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Asia Street Food items – Fried Noodles With Eggs And Beef – Youtube

Asia Street Food items – Fried Noodles With Eggs And Beef – Youtube



This is a variety of evening snacks – fried flat noodles with eggs and beef – for regular men and women in Phnom Penh. Phnom Penh is the money of Cambodia. The metropolis has been producing extremely immediately, owing to peace, balance, and soaring economic progress . Cambodia is a very pleased member of ASEAN. Remember to click on (Exhibit Additional) to find out much more about the Kingdom of Question.

Info On Some Phnom Penh Points of interest

Wat Phnom (Wat Phnom Daun Penh)
Wat Phnom, the namesake and symbol of the capital town of Phnom Penh, sets prominently atop an synthetic 27 meter hill (or ‘Phnom’) in the northeastern area of the town. Legend has it that Daun Penh, a wealthy widow, retrieved a massive koki tree trunk from the river. She experienced hoped to use it for a household, but inside a hollow of the trunk, she found four statues of the Buddha. She then ordered for a segment of her property to be elevated for a modest shrine to be erected to revere the statues. This grew to become a sacred site and people today started to settle all-around the hill at some point, this became the town it now is. It is here that the metropolis gets its name: ‘Phnom’ suggests hill in Khmer and ‘Penh’ is of study course the title of the lady.

Royal Palace
The Royal Palace of Cambodia is a advanced of buildings, even however it is typically understood to be the royal abode of the King of Cambodia. The compound was the citadel of King Ponhea Yat (1393-1463) and rebuilt to its present state in 1886, when King Norodom (1834-1904) relocated the royal capital from Oudong to Phnom Penh. The structures with stunning towering spires are a fantastic illustration of vintage Khmer architecture identified in Cambodia today.

Together with several other attention-grabbing buildings, inside the 183,135 square meters (421m x 435m) compound is The Khemarin Palace, also known as Prasat Khemarin or the “Palace of the Khmer King.” This is officially the residence of His Majesty, King Norodom Sihamoni.

Silver Pagoda
The Silver Pagoda, also regarded as the Preah Vihear Preah Keo Morokat (the Emerald Pagoda) to Cambodians, lies within the grounds of the Royal Palace, which is positioned around the banking companies of the Mighty Mekong.

Originally a wood framework, the palace was at first constructed in 1892 all through the reign of King Norodom, but rebuilt to its current grandeur by King Norodom Sihanouk in 1962. The king spared no work to make this a true embodiment of fantastic Khmer artwork. A lot more than 5300 pcs of 1.125 kilo silver tiles are made use of to include the ground of the Silver Pagoda, and the silver pieces collectively weigh more than 6 tons.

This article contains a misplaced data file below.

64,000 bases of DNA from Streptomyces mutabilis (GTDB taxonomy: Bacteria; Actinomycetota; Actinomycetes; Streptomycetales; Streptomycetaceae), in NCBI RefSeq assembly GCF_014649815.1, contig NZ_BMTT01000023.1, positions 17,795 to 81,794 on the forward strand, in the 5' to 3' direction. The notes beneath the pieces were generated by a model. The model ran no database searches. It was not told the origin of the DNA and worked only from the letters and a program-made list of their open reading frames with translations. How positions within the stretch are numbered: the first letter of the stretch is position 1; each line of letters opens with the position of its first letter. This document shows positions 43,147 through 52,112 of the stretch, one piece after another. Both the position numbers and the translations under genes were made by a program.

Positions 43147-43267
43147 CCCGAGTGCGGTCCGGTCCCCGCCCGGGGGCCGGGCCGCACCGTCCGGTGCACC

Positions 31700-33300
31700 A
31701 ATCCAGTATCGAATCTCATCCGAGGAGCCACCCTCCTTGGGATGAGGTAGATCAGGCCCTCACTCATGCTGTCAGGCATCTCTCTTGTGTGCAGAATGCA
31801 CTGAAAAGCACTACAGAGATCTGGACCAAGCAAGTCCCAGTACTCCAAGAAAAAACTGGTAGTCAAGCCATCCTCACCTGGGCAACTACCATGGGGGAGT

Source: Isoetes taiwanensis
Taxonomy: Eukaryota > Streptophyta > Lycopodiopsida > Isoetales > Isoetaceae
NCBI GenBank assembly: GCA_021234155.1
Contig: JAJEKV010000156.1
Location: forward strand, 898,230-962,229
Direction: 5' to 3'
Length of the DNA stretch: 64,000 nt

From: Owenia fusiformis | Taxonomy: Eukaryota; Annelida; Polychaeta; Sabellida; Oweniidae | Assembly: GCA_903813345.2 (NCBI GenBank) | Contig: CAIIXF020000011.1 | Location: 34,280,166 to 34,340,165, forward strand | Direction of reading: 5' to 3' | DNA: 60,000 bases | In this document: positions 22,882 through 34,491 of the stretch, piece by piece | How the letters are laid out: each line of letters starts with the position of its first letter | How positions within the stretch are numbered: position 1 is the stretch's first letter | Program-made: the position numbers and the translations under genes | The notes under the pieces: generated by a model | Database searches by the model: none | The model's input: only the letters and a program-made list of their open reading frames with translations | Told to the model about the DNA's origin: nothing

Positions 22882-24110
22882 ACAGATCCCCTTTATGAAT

Countrywide Museum
The National Museum of Cambodia in Phnom Penh is the country’s primary historical and archaeological museum. It was formally inaugurated by King Sisowat in 1920.

Independence Monument (Vimean Ekareach)
Independence Monument (Vimean Ekareach) crafted in 1958 as a memorial to Cambodia’s war dead and to celebrate independence from international rule, the monument stands majestically on the intersection of Norodom Boulevard and Sihanouk Boulevard in the centre of the city. It is intended by the influential Cambodian modern architect Vann Molyvann in the form of a lotus-shaped stupa in the very same model witnessed at the good Khmer temple at Angkor Wat and other Khmer historic websites.

Phsar Thmey (Central Sector)
Phsar Thmey, also recognised as Central Sector, is a exclusive colonial fashion setting up produced in 1937. The location exactly where the Central Sector now sits was the moment a swamp space and occupied by a lake recognized as Beng Decho. Nowadays, this wonderful sector has turn into a popular landmark in Phnom Penh. In the Khmer language, Phsar Thmey pretty much indicates ‘New Market’.

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9 comments - What do you think?  Posted by admin - December 14, 2017 at 8:04 pm